I’ve done a lot of usability testing in my day, but today I participated in one that was different from anything I’ve done before. Rather than testing the usability of a website, we were testing the usability of a book. This, by the way, was a test conducted by Liz Danzico, the editor of Rosenfeld Media, and it all came about because of her post about the test on her blog.
What was most interesting about participating in this was that I found myself looking at something—a book—that I’ve used for pretty much long as I’ve been around (after all, before I even knew what the word ‘Book’ meant or what a book was, my mother was probably, surely, reading bedtime stories to me – Mom? You are of course reading my blog, yes? Could you maybe post a comment to confirm?), and yet here I was looking at it as if I’d never seen it before, as if this were a completely new website somebody placed before me on a monitor and asked ‘so, what do you think?’ I handled the ‘prototype book’ that Liz carefully presented to me, leafing through it a bit, looking at the table of contents, the index, the back cover.
In a nutshell, I found myself feeling very strongly that contemporary book designers can learn a thing or two from information architects, the people who organize information on websites. Seems weird doesn’t it? After all, book designers have been designing books for hundreds and hundreds of years, so you’d think they’ve pretty much got it all down pat. Not so, at least in my opinion. Similarly to how the web is transforming the music industry, it appears that books are equally susceptible to the impact of the web. No, no, I’m not talking about the paperless office or some futuristic hoopla about how the web spells the end of the book. I’m talking about how the way that we use the web, the way that we move from one page to another, the way that we have come to expect information to be organized on a web page, or in a website as whole, consciously or otherwise, is affecting how we think about and read books.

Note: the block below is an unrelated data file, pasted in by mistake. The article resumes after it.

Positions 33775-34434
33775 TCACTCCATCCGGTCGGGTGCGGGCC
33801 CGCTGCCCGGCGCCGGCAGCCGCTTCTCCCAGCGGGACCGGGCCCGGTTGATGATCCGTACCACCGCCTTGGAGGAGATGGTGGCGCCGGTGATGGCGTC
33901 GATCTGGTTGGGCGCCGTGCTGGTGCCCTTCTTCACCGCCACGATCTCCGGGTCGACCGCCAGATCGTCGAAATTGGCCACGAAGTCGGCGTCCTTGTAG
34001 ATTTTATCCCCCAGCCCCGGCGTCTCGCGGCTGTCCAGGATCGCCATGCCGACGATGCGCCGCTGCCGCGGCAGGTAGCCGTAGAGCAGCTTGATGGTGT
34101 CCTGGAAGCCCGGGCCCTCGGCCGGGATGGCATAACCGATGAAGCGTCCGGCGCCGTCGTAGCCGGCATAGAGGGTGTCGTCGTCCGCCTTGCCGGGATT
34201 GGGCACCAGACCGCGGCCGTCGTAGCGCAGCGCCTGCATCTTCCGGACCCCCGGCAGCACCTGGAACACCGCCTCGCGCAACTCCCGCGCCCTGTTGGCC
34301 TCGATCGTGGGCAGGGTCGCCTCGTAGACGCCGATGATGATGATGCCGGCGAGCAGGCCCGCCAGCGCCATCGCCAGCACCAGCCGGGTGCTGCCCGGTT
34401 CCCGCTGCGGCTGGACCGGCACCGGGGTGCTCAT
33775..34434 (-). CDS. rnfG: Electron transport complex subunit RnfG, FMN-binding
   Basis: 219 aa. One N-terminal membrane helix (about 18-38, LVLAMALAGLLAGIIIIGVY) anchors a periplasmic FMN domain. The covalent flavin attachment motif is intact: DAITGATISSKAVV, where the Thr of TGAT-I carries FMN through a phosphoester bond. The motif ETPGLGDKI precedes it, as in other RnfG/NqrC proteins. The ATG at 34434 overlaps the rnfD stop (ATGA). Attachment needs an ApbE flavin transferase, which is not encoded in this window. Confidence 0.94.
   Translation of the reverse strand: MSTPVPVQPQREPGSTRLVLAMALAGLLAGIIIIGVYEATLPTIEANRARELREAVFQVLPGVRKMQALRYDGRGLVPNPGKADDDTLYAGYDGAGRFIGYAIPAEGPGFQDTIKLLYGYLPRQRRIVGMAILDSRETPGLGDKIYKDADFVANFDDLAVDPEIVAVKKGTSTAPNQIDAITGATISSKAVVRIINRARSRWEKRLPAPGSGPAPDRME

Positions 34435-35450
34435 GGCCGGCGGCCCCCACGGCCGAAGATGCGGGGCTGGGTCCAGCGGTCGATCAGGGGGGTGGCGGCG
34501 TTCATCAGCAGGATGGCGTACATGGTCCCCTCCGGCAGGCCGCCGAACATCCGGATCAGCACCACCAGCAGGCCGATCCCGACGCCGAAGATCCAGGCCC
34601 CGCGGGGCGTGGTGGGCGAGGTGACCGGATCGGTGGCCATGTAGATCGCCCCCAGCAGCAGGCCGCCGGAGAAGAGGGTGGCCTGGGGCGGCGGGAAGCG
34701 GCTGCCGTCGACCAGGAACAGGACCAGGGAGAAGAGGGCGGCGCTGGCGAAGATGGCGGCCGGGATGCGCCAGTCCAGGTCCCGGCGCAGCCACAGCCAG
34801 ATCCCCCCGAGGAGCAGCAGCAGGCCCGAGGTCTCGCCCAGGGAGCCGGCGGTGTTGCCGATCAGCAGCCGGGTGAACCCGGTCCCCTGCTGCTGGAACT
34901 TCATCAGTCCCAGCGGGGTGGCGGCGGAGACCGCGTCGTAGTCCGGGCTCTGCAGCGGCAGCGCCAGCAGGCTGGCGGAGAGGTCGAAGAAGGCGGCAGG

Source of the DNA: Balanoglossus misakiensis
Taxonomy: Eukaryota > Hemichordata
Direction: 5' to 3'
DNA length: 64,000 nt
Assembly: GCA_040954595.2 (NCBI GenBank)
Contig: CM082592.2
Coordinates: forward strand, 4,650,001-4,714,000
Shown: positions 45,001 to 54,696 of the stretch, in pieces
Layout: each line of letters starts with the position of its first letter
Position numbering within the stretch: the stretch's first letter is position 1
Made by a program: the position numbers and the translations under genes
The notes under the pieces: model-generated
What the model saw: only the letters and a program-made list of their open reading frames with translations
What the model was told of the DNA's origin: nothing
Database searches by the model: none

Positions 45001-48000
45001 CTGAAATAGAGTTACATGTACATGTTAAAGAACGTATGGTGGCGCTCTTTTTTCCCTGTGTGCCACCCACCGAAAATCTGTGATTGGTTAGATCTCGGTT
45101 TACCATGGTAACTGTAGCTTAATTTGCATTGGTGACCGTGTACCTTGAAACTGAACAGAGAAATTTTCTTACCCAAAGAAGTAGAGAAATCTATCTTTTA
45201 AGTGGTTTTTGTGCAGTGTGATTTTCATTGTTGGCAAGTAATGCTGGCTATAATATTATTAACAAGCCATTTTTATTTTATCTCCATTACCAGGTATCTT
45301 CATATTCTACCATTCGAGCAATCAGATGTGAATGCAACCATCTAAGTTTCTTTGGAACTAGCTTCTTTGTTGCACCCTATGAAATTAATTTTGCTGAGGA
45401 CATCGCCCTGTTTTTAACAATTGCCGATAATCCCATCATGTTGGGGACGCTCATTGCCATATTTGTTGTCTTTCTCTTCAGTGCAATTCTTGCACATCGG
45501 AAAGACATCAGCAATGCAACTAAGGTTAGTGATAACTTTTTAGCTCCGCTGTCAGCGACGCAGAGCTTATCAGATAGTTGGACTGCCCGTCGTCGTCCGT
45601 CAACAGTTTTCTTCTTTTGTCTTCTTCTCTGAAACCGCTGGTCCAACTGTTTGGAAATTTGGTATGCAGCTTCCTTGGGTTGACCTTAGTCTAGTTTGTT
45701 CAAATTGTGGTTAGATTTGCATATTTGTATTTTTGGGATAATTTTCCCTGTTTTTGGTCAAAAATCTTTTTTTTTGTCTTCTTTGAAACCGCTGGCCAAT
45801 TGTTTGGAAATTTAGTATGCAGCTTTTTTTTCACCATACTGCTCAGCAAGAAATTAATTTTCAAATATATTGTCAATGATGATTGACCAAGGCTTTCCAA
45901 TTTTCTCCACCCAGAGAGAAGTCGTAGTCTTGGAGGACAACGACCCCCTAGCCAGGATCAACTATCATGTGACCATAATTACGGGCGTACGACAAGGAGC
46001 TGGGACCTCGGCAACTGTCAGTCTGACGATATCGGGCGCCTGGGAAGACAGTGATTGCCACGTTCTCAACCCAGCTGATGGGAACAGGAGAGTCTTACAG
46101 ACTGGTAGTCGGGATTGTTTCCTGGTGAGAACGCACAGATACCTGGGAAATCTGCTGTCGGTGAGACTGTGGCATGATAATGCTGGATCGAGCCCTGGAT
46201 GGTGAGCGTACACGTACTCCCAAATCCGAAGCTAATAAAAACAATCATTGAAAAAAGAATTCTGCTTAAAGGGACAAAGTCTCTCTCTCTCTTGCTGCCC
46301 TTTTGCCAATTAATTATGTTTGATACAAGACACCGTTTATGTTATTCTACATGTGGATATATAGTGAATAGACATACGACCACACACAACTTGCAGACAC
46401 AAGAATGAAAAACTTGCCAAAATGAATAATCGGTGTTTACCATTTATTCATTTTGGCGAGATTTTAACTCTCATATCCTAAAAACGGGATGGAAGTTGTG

As a case in point, I mentioned to Liz that I would expect something akin to a ‘Getting Started’ section in the book, and the reason I wanted that, of course, is because it’s something I’ve come to expect in online help documentation (as well as in product-specific websites.) This, of course, would be for how-to books, and not for a more theoretical text.
Additionally, I’d expect a very tight integration between the book (keeping in mind that this is a book for computer professionals) and a companion website for the book. I would assume that I could go to the companion site and find additional content, similarly to what one might find on a DVD in addition to the movie, and of course things like errata (which already is quite common.)
Taking this a bit further, I would like to see a discussion forum, where the book essentially is the hub of a community that can congregate online to share their thoughts. And what would really bring the book-web connection home would be the presence of a wiki, where maybe the author sort of continues writing their book, possibly in response to comments made on the discussion board, or maybe uses the wiki as a live beta of a forthcoming future edition of the book. I guess the overall idea is that the web would function as an organic, living extension of the original work.